BACKGROUND AND PROCEDURAL HISTORY

         The Report and Recommendation sets forth in detail the relevant facts and standards of law, and the Court incorporates them and summarizes below only in relevant part. Plaintiff filed this matter on November 23, 2016, against his former employer. Defendant moved for summary judgment on January 4, 2018, and responses and replies were filed accordingly. After consideration of the same, the Magistrate Judge issued a Report and Recommendation recommending that the Motion for Summary Judgment be denied as to Plaintiff's First Amendment retaliatory discharge claim, and granted as to all other causes of action. (ECF No. 59 at 27.) For purposes of considering the Motion for Summary Judgment and the parties' objections, the primary issue concerns a so-called “Black History Month” post made by Plaintiff on Facebook comprised of information from a book called “Nile Valley Contributions to Civilization, ” discussing an ancient Egyptian contraceptive method (“Black History Month Post”). (ECF No. 59 at 5.) Plaintiff contends that the information posted on Facebook was done so in an effort to enlighten his peers about an aspect of African-American history during Black History Month. (ECF No. 59 at 5-6.) Plaintiff relies on the Black History Month Post in support of his claim of retaliation under the First Amendment. (ECF No. 59 at 14.)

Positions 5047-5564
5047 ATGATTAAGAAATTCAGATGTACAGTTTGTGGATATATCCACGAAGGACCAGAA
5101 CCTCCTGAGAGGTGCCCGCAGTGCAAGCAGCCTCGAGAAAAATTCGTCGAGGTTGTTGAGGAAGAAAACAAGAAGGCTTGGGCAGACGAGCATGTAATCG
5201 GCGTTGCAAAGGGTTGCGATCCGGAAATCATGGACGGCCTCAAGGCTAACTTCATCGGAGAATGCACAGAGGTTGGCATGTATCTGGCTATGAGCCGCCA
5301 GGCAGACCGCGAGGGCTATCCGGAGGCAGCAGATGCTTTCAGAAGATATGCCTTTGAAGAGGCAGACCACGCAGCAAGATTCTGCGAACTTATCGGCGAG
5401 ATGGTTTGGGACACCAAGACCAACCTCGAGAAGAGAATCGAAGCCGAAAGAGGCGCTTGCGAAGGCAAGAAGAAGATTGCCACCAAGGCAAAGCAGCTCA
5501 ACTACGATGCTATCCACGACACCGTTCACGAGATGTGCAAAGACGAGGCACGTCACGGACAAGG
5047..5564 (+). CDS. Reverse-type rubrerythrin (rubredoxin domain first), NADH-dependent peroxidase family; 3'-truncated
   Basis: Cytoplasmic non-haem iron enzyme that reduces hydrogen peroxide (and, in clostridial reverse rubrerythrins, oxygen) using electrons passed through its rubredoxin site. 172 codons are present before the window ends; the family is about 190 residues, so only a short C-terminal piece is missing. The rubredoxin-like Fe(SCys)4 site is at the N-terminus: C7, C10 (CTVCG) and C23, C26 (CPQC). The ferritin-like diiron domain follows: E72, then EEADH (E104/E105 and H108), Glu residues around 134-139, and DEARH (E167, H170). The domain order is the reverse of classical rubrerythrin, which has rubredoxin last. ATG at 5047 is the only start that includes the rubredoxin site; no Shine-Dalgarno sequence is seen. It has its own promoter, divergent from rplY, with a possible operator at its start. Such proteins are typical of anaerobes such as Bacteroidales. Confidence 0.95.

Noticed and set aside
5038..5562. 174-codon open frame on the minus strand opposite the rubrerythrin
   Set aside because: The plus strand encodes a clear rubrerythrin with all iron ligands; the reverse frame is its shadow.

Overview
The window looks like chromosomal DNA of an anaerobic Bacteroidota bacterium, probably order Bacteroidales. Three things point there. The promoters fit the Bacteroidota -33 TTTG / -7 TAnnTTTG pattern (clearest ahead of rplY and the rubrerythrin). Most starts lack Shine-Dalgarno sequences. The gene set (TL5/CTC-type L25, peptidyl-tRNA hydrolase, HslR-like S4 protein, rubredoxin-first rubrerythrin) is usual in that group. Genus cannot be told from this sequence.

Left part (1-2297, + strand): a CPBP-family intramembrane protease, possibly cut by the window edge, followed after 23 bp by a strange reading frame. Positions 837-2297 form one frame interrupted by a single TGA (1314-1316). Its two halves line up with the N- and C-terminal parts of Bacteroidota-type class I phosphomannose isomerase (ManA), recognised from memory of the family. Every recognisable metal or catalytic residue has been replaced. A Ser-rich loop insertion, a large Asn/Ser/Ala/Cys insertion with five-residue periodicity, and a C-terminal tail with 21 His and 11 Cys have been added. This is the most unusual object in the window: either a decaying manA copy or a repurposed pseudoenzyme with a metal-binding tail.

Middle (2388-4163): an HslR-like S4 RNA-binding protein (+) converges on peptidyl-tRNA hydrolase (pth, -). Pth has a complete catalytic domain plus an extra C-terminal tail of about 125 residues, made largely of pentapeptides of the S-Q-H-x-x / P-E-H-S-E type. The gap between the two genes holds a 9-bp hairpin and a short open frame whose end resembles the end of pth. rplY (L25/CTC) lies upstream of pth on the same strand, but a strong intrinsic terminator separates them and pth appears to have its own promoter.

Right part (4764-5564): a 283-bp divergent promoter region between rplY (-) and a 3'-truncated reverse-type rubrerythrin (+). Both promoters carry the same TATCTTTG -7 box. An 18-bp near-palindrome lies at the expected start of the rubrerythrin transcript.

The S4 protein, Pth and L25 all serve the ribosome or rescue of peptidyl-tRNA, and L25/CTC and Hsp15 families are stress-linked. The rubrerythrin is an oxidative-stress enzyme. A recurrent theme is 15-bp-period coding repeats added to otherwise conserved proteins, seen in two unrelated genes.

STANDARD OF REVIEW